The Color of Paradise (1999)

The Color of Paradise is one of those rare, rapturous films, a film that captures the sensations and experiences of its main character so well, that the audience is immersed into an existence alien and distant from their own. And yet, writer/director Majid Majidi gives the audience the pleasure and splendor that the protagonist is denied, but in such a way that shows the joyful sensory experience of its protagonist.

Mohammad (Mohsen Ramezani) is blind. He goes to a school with other blind children and demonstrates himself as one of the brightest students. But when the summer comes, his father (Hossein Mahjoub) is reluctant to take him home for the summer. Eventually, he does take Mohammad home, and he spends time with his two sisters (played by Farahnaz Safari and Elham Sharifi) and his grandmother (Salameh Feyzi). As the father plans his own future and the future of the son, he sets the two on different paths that threaten to tear the family apart.

Majidi’s screenplay does a fantastic job of setting the father up as a perfect antagonist for the story and yet never making him cruel. Yes, he does make some choices that seem cold and distant toward Mohammad, but Majidi shows that these choices are made more out of fear and desperation. The father doesn’t know how to handle such a child and he’s also caught in an awkward social circumstance where Mohammad could cost him his future.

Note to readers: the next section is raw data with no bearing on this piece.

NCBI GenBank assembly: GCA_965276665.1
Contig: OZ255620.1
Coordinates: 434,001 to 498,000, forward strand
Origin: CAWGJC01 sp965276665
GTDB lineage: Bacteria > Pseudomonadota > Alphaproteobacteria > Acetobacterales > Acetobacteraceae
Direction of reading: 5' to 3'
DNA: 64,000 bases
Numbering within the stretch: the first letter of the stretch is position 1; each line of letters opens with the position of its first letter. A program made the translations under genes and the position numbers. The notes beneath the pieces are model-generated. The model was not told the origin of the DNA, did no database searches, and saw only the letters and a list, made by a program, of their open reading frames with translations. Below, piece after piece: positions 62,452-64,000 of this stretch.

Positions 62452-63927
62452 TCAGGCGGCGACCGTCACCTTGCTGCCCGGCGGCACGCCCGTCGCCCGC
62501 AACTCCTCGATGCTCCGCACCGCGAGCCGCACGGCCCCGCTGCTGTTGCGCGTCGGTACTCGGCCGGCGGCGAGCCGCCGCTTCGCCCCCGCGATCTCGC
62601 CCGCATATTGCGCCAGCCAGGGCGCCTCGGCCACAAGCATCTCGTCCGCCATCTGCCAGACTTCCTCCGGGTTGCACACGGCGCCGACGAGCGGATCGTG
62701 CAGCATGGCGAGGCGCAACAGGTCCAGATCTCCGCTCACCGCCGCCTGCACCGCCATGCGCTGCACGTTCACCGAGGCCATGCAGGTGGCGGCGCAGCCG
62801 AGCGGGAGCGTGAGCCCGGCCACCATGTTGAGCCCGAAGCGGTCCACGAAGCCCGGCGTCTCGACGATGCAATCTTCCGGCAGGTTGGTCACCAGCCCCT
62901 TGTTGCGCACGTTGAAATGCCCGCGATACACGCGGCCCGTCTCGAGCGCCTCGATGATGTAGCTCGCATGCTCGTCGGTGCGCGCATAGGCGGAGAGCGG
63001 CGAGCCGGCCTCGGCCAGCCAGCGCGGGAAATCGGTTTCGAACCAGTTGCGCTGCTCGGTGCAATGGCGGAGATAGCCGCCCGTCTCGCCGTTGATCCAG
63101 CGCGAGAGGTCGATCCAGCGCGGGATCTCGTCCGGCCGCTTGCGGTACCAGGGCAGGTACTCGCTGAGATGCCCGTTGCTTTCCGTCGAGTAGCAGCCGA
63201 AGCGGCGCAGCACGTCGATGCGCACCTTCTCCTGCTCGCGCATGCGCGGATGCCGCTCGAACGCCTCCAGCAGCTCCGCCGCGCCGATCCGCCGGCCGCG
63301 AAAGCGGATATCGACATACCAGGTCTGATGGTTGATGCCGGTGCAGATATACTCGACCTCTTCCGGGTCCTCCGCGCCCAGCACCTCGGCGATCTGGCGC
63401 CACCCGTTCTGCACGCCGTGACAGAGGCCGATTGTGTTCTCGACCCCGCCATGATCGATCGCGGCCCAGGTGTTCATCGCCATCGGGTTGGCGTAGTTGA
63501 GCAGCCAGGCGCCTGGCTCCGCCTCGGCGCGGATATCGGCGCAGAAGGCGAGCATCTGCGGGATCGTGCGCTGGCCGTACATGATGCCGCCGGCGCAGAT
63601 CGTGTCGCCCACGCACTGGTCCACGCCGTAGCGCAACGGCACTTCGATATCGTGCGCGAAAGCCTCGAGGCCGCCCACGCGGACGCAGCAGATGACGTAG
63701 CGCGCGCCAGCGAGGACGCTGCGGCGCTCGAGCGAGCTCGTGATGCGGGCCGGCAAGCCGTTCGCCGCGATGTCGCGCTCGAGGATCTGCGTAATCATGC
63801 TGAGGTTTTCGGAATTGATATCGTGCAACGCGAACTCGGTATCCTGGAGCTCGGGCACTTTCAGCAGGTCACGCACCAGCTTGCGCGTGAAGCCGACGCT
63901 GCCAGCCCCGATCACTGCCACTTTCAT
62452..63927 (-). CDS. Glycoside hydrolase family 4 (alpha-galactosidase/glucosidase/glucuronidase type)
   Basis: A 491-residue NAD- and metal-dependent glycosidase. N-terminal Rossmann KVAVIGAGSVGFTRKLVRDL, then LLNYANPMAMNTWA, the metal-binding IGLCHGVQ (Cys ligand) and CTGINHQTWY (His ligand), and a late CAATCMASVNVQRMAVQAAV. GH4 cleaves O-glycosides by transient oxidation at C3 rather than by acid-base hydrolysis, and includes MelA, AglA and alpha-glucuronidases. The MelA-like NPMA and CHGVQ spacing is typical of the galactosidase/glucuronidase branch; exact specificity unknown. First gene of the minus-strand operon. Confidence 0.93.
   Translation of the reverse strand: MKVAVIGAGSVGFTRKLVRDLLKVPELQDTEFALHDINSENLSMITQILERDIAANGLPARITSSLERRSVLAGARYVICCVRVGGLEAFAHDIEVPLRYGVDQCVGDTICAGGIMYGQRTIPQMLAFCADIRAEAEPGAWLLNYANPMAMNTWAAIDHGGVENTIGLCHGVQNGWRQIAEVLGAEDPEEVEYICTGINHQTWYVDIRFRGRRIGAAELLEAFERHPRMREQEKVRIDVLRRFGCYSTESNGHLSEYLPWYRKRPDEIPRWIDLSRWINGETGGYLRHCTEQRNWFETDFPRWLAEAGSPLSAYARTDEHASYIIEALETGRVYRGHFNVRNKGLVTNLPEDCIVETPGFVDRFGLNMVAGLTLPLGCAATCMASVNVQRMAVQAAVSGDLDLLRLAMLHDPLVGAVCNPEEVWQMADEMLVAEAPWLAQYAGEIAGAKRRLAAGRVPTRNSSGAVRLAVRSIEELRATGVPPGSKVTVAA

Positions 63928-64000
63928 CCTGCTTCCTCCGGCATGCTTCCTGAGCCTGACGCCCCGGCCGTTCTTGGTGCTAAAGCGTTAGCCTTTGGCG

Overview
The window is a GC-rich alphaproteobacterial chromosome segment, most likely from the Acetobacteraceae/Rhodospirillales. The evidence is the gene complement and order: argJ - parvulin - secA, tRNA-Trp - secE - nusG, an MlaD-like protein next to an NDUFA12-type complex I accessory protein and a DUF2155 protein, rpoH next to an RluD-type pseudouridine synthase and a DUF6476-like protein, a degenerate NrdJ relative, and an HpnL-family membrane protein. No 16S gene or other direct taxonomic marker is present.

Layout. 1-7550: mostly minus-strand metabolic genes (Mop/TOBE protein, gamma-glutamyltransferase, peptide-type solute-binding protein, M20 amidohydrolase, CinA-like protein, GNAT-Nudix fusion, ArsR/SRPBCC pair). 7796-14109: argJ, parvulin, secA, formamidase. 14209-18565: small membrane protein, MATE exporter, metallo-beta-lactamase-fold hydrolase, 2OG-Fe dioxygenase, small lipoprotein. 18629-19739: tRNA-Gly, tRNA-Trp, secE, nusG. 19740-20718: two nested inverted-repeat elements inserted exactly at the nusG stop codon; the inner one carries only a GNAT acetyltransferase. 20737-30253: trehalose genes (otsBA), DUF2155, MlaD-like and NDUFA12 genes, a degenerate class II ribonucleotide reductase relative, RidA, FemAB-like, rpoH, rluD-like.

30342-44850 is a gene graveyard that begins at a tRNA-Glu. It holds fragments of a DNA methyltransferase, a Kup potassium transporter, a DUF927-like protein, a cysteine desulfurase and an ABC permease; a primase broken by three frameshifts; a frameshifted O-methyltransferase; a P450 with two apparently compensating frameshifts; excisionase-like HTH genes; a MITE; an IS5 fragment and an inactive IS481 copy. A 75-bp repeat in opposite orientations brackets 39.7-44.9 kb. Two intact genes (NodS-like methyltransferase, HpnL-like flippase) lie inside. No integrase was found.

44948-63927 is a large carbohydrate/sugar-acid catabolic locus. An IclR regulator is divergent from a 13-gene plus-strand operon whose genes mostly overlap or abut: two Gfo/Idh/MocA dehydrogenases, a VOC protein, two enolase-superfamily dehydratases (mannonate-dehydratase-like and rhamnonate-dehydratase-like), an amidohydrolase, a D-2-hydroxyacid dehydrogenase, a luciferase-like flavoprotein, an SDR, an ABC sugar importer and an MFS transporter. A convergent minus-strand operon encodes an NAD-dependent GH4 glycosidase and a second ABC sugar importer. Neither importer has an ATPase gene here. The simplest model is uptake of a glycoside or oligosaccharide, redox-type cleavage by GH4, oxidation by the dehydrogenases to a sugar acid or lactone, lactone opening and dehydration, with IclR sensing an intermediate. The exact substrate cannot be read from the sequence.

Even if the audience doesn’t agree with the father’s choices, they are made sympathetic to his plight. He’s ill-equipped to raise this blind child in the small town they live in, even though this child desperately seeks his love and approval. And to give himself over to fully embrace the child risks sacrificing his own liveliness, welfare and standing in the community.

Most of the time, the audience spends time with Mohammad. While they get the see, the pleasure denied Mohammad, the film does a fantastic job of presenting the way Mohammad experiences the world. The long, lingering shots where Mohammad slowly, patiently feels the branches of a tree or the face of his sister display his meticulous gentleness and curiosity.

The lush, beautiful cinematography displaces the rampant imagination of Mohammad. While he is unable to see the sights that actually exist, he talks as if he can see and is often told to “look” at things by those around him. Also, the images present crisp textures and linger on them in such a way that the sensation of the tactile and matter of the object is conveyed through the imagery.

It’s the film’s overwhelming sympathy towards the characters that make The Color of Paradise an engaging emotional journey. Both Mohsen Ramezani and Hossein Mahjoub give fantastic performances the expressions on their faces enough to stir the audience. And Majid Majidi’s patience and ability to give a moment enough space and time for the audience to feel the weight of the emotion make it powerful without ever twisting the audience’s emotions through tricky camerawork or an overbearing score.

The Color of Paradise is a film about the splendor and heartache of life. Here is a world so joyful, beautiful and rapturous, but one is left lacking, blind to the world or blind to that which matters most in life. It finds pleasure in the smallest things, but isn’t afraid to delve deep into pangs of pain.

© 2012 James Blake Ewing